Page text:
An explosion in the use of indeterminate sentences and the increased use of long determinate sentences are key drivers behind the near doubling of prison numbers in the past two decades. The latest edition of the Bromley Briefing Prison Factfile, published today (30 November) by the Prison Reform Trust, reveals the cost of our addiction to imprisonment in wasted time, money and lives.
For the full story click 'read more'.
As we begin Prisons Week (15–21 November) Juliet Lyon, director of the Prison Reform Trust, has written an article in this month's edition of The Friend magazine. You can read the full article by clicking 'read more'.
“Prison is a place where people are sent as a punishment, not for further punishments...Human beings whose lives have been reckoned so far in costs—to society, to the criminal justice system, to victims and to themselves—can become assets—citizens who can contribute and demonstrate the human capacity for redemption.”
These were the words of the incoming Secretary of State for Justice, Michael Gove, in July this year. For Friends, and others with a longstanding commitment to prison reform, this was a welcome reassertion of the principles which should underpin any civilised penal system. So far so good. However, the Justice Secretary has inherited a system that is deteriorating both on internal and external measures, and a requirement to carve anything from 25% to 40% out of its budget over the next five years.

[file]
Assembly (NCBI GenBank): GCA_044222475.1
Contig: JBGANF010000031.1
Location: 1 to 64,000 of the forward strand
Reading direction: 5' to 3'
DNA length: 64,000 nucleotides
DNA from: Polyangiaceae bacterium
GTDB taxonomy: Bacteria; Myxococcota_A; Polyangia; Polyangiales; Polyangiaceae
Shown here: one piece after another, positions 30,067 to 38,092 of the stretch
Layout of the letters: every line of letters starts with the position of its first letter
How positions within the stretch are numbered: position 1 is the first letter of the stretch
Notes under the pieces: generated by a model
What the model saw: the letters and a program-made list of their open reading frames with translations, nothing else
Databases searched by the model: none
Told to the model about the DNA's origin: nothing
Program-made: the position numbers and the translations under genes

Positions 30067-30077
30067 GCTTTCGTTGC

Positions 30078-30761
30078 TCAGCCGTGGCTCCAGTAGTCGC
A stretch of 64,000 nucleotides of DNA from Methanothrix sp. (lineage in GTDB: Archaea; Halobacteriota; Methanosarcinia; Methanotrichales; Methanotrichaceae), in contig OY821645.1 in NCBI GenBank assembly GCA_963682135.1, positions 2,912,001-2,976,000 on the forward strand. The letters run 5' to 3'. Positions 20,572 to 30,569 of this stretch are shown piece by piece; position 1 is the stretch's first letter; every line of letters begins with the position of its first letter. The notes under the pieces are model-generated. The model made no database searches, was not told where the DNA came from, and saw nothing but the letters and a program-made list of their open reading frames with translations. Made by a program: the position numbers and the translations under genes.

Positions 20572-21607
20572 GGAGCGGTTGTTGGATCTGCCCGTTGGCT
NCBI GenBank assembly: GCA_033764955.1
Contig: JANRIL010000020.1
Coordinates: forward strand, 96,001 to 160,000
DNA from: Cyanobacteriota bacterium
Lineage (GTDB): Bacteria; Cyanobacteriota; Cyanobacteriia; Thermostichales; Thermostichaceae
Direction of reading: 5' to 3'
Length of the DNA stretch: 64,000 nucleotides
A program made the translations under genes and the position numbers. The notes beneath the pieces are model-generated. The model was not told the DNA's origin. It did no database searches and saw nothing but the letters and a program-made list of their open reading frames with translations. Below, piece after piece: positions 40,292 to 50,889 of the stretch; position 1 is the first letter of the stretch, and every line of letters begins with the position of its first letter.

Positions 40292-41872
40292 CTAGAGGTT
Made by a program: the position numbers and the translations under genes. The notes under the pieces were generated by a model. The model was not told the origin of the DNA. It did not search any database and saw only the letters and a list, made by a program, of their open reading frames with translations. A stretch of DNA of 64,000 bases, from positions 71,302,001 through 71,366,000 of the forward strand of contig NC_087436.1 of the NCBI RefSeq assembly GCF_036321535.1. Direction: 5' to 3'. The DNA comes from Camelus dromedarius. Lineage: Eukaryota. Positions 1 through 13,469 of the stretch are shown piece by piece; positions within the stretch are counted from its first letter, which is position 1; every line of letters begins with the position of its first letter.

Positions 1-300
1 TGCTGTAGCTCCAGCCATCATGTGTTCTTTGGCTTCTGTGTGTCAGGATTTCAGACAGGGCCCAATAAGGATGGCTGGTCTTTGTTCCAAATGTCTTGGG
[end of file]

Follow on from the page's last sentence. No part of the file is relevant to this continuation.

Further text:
Commenting on today’s (9 November 2015) announcement that the Ministry of Justice will build nine new prisons, Juliet Lyon, director of the Prison Reform Trust said:
“The Justice Secretary’s commitment to better conditions and more effective rehabilitation are welcome. Many of our prisons need to be shut down.
"But prison reform is about more than replacing old buildings. The crisis he faces now is with prisons that have deteriorated sharply as budgets have been slashed and staff numbers cut. Pressure on the system has to be relieved by revising the sentencing framework and curbing ever lengthening sentence lengths , investing now in diverting addicts and people with mental health needs into treatment and dealing with the forgotten thousands of prisoners still held long beyond terms set by courts.
"To live within his means, Michael Gove needs to close many more prisons than he builds. He can do that safely and the time has come to set out how.”
You can also read our response to the Spending Review by clicking here.